Royal National Hospital for Rheumatic Diseases

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Royal National Hospital for Rheumatic Diseases
Royal United Hospitals Bath NHS Foundation Trust
Royal National Hospital for Rheumatic Diseases.jpg
Royal National Hospital for Rheumatic Diseases
Royal National Hospital for Rheumatic Diseases is located in Somerset
Royal National Hospital for Rheumatic Diseases
Shown in Somerset
Geography
LocationBath, Somerset, England
Coordinates51°22′55″N 2°21′41″W / 51.38194°N 2.36139°W / 51.38194; -2.36139Coordinates: 51°22′55″N 2°21′41″W / 51.38194°N 2.36139°W / 51.38194; -2.36139
Organisation
Care systemNHS
Hospital typeSpecialist
Services
Emergency departmentNo
SpecialityRheumatology
History
Founded1742
Links
Websitehttp://www.rnhrd.nhs.uk/
ListsHospitals in England

The Royal National Hospital for Rheumatic Diseases is a small, specialist NHS hospital in the centre of Bath. Since 2015 it is run by the Royal United Hospitals Bath NHS Foundation Trust. The building frontage uses Royal Mineral Water Hospital, a previous name. Still known locally as "The Min", it is officially the Royal National Hospital for Rheumatic Diseases. It is a Grade II* listed building.

History[edit]

From the 16th century the needs of the "deserving poor" who came to take the healing waters of the Roman Baths were recognised and an act of 1597 gave them the right to free use of the waters.[1] This attracted beggars and, although the act was repealed in 1714, large numbers of people were still attracted to the city and St John's Hospital was only accessible to local residents. Plans were suggested for a hospital to receive them in 1716 with supporters which included Lady Elizabeth Hastings, Henry Hoare, Joseph Jekyll, William Oliver and Beau Nash.[2]

The hospital was founded in 1738 as The Mineral Water Hospital.[3] It provided care for the impoverished sick who were attracted to Bath because of the supposed healing properties of the mineral water from the spa. The original building, which was designed by John Wood the Elder, was built with Bath stone donated by Ralph Allen and completed in 1742.[3] It was later enlarged, firstly in 1793 by the addition of an attic storey and later in 1860 by a second building erected on the west side of the earlier edifice.[3][4] There is a fine pediment, in Bath stone, on the 1860 building depicting the parable of the Good Samaritan.[3]

In 1993, it became an NHS Foundation Trust, specialising in Rheumatic Disease and Rehabilitation, which received a 3 star rating in 2005. The hospital had a large brain injury rehabilitation service with separate units for adults, adolescents and children; this service closed in March 2013 as a result of financial pressures.[5]

The hospital was named by the Health Service Journal as the best acute specialist trust to work for in 2015. At that time it had 208 full-time equivalent staff and a sickness absence rate of 3.18%. 91% of staff recommend it as a place for treatment and 79% recommended it as a place to work.[6]

It was announced in January 2015 that the Royal National Hospital for Rheumatic Diseases NHS Foundation Trust would be taken over by Royal United Hospitals Bath NHS Foundation Trust, after financial debts had built up toward £2 million.[7][8] During 2015 and 2016 some services were transferred to the Royal United Hospital (RUH), including endoscopy and children's services.[9] It is planned that the last services will be transferred to the RUH by 2018, and the site sold.[10]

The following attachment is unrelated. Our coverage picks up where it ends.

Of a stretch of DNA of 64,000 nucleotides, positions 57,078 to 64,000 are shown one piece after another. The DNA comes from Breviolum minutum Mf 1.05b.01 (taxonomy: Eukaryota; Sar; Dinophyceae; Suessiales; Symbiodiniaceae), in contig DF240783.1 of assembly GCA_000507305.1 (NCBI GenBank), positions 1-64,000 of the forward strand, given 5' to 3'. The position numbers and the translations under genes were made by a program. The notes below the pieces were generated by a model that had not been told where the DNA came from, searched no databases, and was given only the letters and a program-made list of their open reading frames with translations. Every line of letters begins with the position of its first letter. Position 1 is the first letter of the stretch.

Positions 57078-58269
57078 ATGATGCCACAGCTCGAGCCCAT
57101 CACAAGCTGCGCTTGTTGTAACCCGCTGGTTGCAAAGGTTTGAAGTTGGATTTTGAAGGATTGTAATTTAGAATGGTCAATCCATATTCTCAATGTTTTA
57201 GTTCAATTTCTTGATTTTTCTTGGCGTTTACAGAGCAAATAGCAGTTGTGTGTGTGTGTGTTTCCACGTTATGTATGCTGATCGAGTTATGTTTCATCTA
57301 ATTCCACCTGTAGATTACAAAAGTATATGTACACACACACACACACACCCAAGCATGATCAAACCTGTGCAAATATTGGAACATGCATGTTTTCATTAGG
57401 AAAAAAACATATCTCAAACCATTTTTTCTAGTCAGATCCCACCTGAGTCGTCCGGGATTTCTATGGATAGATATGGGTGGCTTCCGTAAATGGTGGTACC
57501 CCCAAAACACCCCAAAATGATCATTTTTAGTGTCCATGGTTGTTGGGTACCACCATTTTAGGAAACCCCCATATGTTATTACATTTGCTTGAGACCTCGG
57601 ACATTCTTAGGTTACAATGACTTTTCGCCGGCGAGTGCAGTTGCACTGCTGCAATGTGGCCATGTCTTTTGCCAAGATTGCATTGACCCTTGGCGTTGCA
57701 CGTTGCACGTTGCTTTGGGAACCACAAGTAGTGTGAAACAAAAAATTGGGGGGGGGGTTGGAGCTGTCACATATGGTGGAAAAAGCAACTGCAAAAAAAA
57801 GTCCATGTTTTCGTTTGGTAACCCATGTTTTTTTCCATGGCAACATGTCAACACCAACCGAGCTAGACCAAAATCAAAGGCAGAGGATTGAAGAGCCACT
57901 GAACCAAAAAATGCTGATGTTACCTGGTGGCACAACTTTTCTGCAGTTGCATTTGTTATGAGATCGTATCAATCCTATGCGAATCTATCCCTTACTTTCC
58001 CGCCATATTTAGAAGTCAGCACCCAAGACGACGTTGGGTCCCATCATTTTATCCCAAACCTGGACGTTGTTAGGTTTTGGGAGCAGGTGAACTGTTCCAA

Services[edit]

The hospital provides local rheumatology services, and also has specialist clinics and services which attract referrals from a national population. Specialist rheumatology clinics include connective tissue disease, ankylosing spondylitis, osteoporosis, and Pagets Disease. It also houses the Bath Centre for Pain Services, which provides psychologically focused treatment for adults, young people and children with chronic pain and is the base for both adult and paediatric services for chronic fatigue syndrome.[11]

The hospital possesses a number of interesting oil paintings, in particular a picture of Dr Oliver and Mr Peirce examining three patients in 1741.[12]

See also[edit]

References[edit]

  1. ^ "Royal National Hospital for Rheumatic Diseases". Bath Heritage. Retrieved 13 January 2013.
  2. ^ Falconer, Randle (1888). History of the Royal Mineral Water Hospital, Bath. Bath: Royal Mineral Water Hospital. p. 11.
  3. ^ a b c d Historic England. "Royal National Hospital for Rheumatic Diseases and Royal Mineral Water Hospital, with railings  (Grade II*) (1395448)". National Heritage List for England. Retrieved 25 July 2013.
  4. ^ Historic England. "Royal National Hospital for Rheumatic Diseases (443857)". Images of England. Retrieved 24 June 2006.
  5. ^ Murray, Kate (26 March 2013). "NHS brain injury services cuts are 'heartbreaking', say staff". Guardian. Retrieved 28 March 2013.
  6. ^ "HSJ reveals the best places to work in 2015". Health Service Journal. 7 July 2015. Retrieved 23 September 2015.
  7. ^ "Takeover at Bath Royal National Hospital for Rheumatic Diseases". BBC News. 28 January 2015. Retrieved 31 January 2015.
  8. ^ Amanda Cameron (28 January 2015). "The Min hospital in Bath finally comes under the wing of the city's Royal United Hospital". Bath Chronicle. Archived from the original on 25 September 2015. Retrieved 21 September 2015.
  9. ^ "Contact us". Royal National Hospital for Rheumatic Diseases. Retrieved 28 December 2017.
  10. ^ Crawley, James (20 March 2017). "Student accommodation? A new hotel? The Min in central Bath has been put up for sale". Bath Chronicle. Archived from the original on 20 March 2017. Retrieved 20 March 2017.
  11. ^ "Bath Centre for Fatigue Services". NHS Networks. Retrieved 13 September 2018.
  12. ^ "An eighteenth century consultation". Medical Heritage of Great Britain. Retrieved 24 June 2006.

External links[edit]